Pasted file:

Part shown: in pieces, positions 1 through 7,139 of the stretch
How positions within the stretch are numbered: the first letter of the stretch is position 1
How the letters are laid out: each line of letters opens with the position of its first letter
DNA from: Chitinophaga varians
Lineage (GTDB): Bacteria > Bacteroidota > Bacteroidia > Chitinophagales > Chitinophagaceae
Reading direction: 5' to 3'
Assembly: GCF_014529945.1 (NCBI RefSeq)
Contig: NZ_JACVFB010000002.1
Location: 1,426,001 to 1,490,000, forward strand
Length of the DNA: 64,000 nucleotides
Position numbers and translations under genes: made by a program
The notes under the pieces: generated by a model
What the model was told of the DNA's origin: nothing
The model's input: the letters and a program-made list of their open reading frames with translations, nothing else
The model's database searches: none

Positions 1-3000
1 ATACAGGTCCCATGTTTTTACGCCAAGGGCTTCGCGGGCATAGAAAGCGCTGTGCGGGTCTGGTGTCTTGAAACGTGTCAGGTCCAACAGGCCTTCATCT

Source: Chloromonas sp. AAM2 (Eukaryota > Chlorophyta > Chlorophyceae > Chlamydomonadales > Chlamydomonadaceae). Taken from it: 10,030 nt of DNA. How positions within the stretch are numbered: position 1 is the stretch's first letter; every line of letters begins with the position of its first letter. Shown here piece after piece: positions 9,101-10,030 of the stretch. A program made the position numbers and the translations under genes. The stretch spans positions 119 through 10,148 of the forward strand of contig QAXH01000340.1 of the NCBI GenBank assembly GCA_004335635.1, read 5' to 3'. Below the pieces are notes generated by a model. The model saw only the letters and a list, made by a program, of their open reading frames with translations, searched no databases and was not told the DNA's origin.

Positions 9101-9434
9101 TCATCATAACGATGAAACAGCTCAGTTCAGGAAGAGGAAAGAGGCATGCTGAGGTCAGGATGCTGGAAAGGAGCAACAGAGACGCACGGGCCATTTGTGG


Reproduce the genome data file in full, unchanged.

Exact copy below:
Part shown: in pieces, positions 1 through 7,139 of the stretch
How positions within the stretch are numbered: the first letter of the stretch is position 1
How the letters are laid out: each line of letters opens with the position of its first letter
DNA from: Chitinophaga varians
Lineage (GTDB): Bacteria > Bacteroidota > Bacteroidia > Chitinophagales > Chitinophagaceae
Reading direction: 5' to 3'
Assembly: GCF_014529945.1 (NCBI RefSeq)
Contig: NZ_JACVFB010000002.1
Location: 1,426,001 to 1,490,000, forward strand
Length of the DNA: 64,000 nucleotides
Position numbers and translations under genes: made by a program
The notes under the pieces: generated by a model
What the model was told of the DNA's origin: nothing
The model's input: the letters and a program-made list of their open reading frames with translations, nothing else
The model's database searches: none

Positions 1-3000
1 ATACAGGTCCCATGTTTTTACGCCAAGGGCTTCGCGGGCATAGAAAGCGCTGTGCGGGTCTGGTGTCTTGAAACGTGTCAGGTCCAACAGGCCTTCATCT

Source: Chloromonas sp. AAM2 (Eukaryota > Chlorophyta > Chlorophyceae > Chlamydomonadales > Chlamydomonadaceae). Taken from it: 10,030 nt of DNA. How positions within the stretch are numbered: position 1 is the stretch's first letter; every line of letters begins with the position of its first letter. Shown here piece after piece: positions 9,101-10,030 of the stretch. A program made the position numbers and the translations under genes. The stretch spans positions 119 through 10,148 of the forward strand of contig QAXH01000340.1 of the NCBI GenBank assembly GCA_004335635.1, read 5' to 3'. Below the pieces are notes generated by a model. The model saw only the letters and a list, made by a program, of their open reading frames with translations, searched no databases and was not told the DNA's origin.

Positions 9101-9434
9101 TCATCATAACGATGAAACAGCTCAGTTCAGGAAGAGGAAAGAGGCATGCTGAGGTCAGGATGCTGGAAAGGAGCAACAGAGACGCACGGGCCATTTGTGG